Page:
The 2013 Spring Meet at Churchill Downs Racetrack (“CDRT”) that began with memorable victories by Orb in the Kentucky Derby Presented by Yum! Brands (Grade
I) and Princess of Sylmar in the Longines Kentucky Oaks (GI) concluded its successful run on Sunday, June 30 with highlights that included riveting performances by Horse of the Year Wise Dan and Breeders’ Cup Classic (GI) winner Fort
Larned; continued success for the tracks’ five-year-old “Downs After Dark” racing programs; a record-shattering performance by leading owners Ken and Sarah Ramsey and a battle for “leading trainer” that was not settled until the last of the
meet’s 395 races had been run.
As the 38-day Spring Meet closed, the track looked ahead to the second of its trio of 2013 racing meets: the new Homecoming Meet, the first racing meet in the month of September in the 139-year history of Churchill
Downs. The 12-day Homecoming Meet is set for Sept. 6-29, and the track’s traditional Fall Meet is set for Oct. 27-Nov. 30.
“Despite a few challenges
posed by rainy weather, our Spring Meet at Churchill Downs produced many
wonderful experiences, performances and memories,” said Kevin Flanery,
president of Churchill Downs Racetrack.
“We thank our fans, horsemen and employees for working together to make
this meet special from Opening Night, through Kentucky Derby and Oaks
Week and on through our closing weekend. Now we’ll get to work on our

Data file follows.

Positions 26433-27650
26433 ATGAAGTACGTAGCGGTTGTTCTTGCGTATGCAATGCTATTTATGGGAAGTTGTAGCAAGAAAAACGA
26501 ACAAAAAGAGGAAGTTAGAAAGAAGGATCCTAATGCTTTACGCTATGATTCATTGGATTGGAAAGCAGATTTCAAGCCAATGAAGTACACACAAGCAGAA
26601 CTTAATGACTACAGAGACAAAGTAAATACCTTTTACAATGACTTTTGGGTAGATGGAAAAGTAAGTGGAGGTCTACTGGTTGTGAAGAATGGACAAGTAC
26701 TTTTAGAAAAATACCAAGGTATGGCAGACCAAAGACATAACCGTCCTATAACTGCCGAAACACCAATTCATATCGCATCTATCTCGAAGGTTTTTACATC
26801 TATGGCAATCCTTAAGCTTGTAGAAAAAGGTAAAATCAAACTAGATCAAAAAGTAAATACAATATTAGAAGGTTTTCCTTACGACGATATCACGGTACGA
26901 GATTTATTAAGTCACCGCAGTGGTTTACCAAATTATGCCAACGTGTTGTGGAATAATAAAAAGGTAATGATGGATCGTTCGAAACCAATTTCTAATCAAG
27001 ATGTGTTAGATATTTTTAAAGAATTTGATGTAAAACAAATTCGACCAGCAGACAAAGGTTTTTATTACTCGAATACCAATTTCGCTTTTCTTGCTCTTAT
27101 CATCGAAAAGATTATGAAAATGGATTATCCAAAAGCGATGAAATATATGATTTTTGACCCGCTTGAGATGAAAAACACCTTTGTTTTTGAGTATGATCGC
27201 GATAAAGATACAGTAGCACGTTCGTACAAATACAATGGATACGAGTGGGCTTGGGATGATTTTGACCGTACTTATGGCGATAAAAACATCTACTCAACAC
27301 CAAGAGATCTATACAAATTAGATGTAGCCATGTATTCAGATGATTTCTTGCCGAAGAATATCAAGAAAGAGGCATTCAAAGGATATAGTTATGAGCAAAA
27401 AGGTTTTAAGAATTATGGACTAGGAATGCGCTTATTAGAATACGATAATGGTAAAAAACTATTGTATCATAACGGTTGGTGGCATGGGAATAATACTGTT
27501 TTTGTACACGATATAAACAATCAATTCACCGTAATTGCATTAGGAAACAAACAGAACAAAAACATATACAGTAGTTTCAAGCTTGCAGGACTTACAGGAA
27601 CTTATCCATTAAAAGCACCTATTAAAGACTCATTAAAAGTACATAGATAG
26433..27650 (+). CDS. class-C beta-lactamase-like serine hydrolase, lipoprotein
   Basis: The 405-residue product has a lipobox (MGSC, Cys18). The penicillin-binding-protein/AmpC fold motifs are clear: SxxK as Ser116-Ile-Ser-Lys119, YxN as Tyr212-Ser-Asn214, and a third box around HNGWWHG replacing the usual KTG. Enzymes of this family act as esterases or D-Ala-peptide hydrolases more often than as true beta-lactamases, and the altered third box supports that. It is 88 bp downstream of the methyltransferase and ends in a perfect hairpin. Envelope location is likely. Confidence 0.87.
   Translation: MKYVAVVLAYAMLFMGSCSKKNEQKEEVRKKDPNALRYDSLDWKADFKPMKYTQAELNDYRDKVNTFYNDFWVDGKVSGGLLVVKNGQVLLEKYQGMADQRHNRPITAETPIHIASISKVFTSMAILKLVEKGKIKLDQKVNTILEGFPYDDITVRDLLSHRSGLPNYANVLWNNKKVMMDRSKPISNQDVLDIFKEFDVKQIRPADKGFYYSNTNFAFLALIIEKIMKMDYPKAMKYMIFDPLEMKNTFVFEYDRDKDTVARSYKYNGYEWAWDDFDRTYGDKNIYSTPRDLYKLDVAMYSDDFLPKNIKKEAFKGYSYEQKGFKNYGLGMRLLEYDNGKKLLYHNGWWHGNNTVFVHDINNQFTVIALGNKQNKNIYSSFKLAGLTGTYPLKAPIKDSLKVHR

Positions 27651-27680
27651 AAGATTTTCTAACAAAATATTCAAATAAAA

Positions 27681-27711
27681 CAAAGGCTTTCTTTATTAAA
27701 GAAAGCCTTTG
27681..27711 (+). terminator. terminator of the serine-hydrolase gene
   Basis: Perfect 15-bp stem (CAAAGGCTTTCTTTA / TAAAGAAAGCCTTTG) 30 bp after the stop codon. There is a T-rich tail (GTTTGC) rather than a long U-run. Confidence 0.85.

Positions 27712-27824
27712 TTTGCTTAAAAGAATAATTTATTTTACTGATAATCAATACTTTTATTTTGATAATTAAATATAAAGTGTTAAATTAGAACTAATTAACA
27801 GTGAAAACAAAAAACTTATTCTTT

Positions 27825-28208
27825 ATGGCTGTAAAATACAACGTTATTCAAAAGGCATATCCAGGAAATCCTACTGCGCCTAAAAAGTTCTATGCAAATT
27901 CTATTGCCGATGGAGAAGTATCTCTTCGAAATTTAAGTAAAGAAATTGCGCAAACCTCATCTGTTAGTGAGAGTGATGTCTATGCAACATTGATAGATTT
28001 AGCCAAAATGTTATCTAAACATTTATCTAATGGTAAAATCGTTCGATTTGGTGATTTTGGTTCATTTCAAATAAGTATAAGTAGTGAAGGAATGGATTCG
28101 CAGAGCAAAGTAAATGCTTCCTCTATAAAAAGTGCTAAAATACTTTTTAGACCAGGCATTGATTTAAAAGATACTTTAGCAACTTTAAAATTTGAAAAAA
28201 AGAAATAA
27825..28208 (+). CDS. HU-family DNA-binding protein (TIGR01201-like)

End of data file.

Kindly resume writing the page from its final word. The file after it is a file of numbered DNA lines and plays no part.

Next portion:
new Homecoming Meet and the new experiences
and racing opportunities this exciting new meet will provide for our
fans and horsemen.”
The Spring Meet, as always,
got off to a roaring start with Kentucky Derby and Oaks Week, six days
of racing highlighted by the 139th runnings of the Kentucky Derby and Kentucky Oaks.
Despite rainy weather, 151,616 fans gathered beneath the historic Twin Spires on Saturday, May 4 to cheer as Phipps Stable’s and Stuart Janney III’s homebred Orb rallied late to win the Kentucky Derby. The
victory was the first for the owners, who represent two branches of one of racing’s most respected families; trainer Claude “Shug” McGaughey III, a native of Lexington, Ky. and already a member of Thoroughbred racing’s Hall of Fame; and jockey Joel
Rosario, a 26-year-old rising superstar who leads North American
riders in victories and earnings at the midpoint of the 2013 racing
The wet Kentucky Derby Day
weather impacted attendance as a two-year string of record-setting
attendance came to an end, but wagering remained at near-record levels.
Wagering from all-sources on the Kentucky Derby
race card totaled $184.6 million, a decrease of 1 percent from 2012’s
all-time record, which totaled $187.0 million. All-sources wagering on
the Kentucky Derby race was down 2 percent from $133.1 million to $130.5
million. But both figures were the second-highest
in Kentucky Derby history.
on the Derby decreased 7 percent from $12.3 million to $11.5 million, a
result of the rain. On-track wagering on the Derby program decreased 11
percent from $23.7 million to $21.1 million.
One day earlier a Kentucky Oaks crowd of 113,820, the second-largest in history, cheered King
of Prussia Stable’s homebred long shot Princess of Sylmar
to an upset victory over a field of 3-year-old fillies
that many felt to be the strongest in the 139-year history of the race.
Princess of Sylmar was one of four Oaks fillies saddled for the race by
trainer Todd Pletcher,
who won the Oaks for a third time. The victory by the Pennsylvania-bred
filly was the first in the race for both King of Prussia Stable owner Ed Stanco and Hall
of Fame jockey Mike Smith.
Kentucky Oaks established records for wagering from all sources.
Betting from all sources on the entire 12-race Kentucky Oaks card rose
to $45.8 million and was an increase
of 14.7 percent from the 2012 total of $39.9 million. All Sources